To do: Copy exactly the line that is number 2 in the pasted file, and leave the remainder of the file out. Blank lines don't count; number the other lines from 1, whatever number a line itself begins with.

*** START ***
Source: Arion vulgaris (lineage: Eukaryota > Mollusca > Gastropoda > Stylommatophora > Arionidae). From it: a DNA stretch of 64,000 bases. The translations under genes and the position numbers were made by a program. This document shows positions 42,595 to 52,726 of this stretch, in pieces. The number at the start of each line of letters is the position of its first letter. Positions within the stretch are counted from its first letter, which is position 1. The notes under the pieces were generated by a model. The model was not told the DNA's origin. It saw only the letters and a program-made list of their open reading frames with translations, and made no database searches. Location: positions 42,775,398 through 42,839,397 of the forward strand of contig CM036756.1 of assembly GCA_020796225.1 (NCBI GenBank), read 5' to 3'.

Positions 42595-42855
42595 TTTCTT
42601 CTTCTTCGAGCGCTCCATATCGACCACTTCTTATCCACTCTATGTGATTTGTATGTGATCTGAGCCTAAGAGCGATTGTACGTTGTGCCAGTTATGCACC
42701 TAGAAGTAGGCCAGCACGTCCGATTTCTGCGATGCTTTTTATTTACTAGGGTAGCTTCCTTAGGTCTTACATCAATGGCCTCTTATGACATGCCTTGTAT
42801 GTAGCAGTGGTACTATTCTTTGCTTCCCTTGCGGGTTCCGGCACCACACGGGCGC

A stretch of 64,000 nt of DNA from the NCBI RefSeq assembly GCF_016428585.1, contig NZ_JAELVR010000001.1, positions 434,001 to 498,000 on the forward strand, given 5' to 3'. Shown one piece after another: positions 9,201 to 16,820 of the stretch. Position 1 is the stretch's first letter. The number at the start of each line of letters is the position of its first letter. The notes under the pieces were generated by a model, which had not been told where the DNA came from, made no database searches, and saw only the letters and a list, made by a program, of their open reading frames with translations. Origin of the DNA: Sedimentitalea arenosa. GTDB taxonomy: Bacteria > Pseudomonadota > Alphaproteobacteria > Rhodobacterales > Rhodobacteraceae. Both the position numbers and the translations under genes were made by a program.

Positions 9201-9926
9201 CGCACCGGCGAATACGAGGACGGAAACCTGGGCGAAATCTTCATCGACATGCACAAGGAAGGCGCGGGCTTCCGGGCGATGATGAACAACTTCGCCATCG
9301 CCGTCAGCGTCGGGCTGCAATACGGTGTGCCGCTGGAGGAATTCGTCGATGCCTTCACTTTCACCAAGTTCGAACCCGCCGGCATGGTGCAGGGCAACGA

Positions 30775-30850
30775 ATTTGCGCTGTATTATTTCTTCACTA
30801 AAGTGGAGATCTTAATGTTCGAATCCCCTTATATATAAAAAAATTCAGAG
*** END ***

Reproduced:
Positions 42595-42855